Kidney stones account for more than 650,000 emergency room treatments every year, according to the Urology Center of the Rockies. People develop different kinds of kidney stones because of hereditary, dietary and other factors. Apple juice can decrease the recurrence of brushite kidney stones. However, for people who have already had certain types of calcium kidney stones, consumption of apple juice increases the risk of developing more.
An estimated 2 to 3 percent of people develop kidney stones in their lifetimes, and about half of those who do develop more stones within a five-year period, notes the "Saudi Medical Journal." Rick factors include a family history of kidney stones, urinary tract infections, kidney disorders, Crohn's disease and metabolic disorders. Certain inherited conditions also heighten the risk of developing kidney stones, including renal tubular acidosis, hyperoxaluria and cystinuria. Specific surgical procedures, such as intestinal bypass or ostomy surgery, also increase the risk for kidney stones.
Kidneys remove toxins, waste and surplus water from your bloodstream, transforming these substances into urine, which it sends down tubes called ureters to your bladder for excretion. Your kidneys perform various other functions as well, including regulating:
1) the amount of water in your blood, body and skin.
2) minerals such as calcium, potassium, magnesium and phosphorus.
3) blood pressure.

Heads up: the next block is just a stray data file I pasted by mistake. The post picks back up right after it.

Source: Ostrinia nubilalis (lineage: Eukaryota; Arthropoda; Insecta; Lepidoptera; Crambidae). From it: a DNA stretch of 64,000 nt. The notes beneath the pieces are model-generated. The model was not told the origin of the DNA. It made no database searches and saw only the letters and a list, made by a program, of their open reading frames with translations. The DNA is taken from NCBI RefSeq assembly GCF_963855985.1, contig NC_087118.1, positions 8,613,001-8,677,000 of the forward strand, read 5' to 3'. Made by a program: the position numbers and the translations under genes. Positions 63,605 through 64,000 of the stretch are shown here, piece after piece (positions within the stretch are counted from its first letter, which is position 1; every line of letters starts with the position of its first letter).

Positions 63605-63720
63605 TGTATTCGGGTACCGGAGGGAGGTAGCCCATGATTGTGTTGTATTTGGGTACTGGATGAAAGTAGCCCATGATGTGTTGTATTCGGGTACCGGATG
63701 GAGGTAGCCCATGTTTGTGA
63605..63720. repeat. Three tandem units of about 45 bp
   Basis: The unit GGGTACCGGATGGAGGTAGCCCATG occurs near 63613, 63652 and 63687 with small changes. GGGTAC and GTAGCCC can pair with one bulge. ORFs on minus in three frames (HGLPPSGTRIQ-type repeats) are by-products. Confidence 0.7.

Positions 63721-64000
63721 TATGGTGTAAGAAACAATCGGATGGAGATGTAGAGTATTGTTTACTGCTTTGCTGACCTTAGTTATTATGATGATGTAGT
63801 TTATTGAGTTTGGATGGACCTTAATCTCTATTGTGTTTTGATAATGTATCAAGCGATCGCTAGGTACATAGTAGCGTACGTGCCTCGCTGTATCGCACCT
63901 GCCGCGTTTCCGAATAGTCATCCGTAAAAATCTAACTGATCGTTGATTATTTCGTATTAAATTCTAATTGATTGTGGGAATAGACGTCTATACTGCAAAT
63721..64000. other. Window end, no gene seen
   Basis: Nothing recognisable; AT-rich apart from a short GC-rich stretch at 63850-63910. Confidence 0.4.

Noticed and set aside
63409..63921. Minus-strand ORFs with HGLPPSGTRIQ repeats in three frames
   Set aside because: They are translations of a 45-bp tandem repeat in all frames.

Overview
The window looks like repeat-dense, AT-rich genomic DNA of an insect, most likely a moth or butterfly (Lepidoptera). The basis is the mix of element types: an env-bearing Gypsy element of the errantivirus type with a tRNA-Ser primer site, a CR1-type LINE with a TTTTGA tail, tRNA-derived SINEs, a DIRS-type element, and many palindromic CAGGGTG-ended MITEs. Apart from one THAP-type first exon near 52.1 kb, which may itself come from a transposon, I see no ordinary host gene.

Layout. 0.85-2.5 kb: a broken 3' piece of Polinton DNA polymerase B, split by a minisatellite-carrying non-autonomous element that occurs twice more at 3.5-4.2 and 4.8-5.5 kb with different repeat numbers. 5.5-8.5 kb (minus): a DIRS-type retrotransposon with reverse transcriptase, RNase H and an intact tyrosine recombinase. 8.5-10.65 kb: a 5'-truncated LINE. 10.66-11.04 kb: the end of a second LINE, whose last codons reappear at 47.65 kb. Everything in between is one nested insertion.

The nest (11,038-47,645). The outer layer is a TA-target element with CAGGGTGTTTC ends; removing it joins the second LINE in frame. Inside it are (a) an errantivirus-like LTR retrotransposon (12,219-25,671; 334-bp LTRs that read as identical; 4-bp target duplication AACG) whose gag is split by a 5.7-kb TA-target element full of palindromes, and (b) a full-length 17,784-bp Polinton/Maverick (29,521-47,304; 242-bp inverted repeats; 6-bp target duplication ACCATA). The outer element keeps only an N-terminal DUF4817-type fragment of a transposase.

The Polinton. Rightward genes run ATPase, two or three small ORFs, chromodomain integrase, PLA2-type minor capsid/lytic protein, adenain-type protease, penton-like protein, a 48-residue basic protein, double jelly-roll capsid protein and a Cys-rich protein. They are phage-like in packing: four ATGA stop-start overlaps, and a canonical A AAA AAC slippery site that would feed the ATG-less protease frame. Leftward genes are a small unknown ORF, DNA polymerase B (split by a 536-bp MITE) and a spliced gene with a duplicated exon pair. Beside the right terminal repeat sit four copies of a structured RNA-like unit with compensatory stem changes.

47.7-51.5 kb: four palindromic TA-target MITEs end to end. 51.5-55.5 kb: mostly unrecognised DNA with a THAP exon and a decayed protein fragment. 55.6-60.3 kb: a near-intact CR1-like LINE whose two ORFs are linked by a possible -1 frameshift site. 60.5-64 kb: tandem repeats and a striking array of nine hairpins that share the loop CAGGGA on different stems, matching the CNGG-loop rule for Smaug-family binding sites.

Kidney stones occur when crystals in urine form into tiny masses. Normally, various factors inhibit the formation of these hard masses or keep the stones small enough that you can pass them without experiencing pain when you urinate. Calcium stones form when calcium in your urine combine with carbonate or oxalate derived from food you eat. Calcium also can combine with dietary phosphates to form brushite stones. Certain medical conditions, such as cystinuria, gout or urinary tract infections, contribute to the formation of cystine, stucite and uric acid stones.
Apple Juice and Stone Formation
Many fruits, including oranges, lemons, tangerines and limes, contain citrate, a compound that inhibits the development of calcium oxalate and carbonate stones. Citrus juices increase citrate levels and lower the acidity of urine, which decreases the risk of developing more stones. While apple juice contains a small amount of citrate, it does not appear to decrease the acidity of urine, nor decrease the risk of stone formation, according to a 1994 study reported in "American Journal of Epidemiology." In fact, the opposite is true. The risk of stone formation increased 35 percent for each 240 ml daily serving of apple juice. The March 1, 2010, edition of "The New York Times" reported that apple juice generally increases the risk of developing the most common types of recurrent kidney stones but decreases the risk of the relatively rare brushite kidney stones. To further complicate matters, brushite stones thrive in alkaline environments, in contrast to calcium oxalate and carbonate stones, which grow in acidic environments.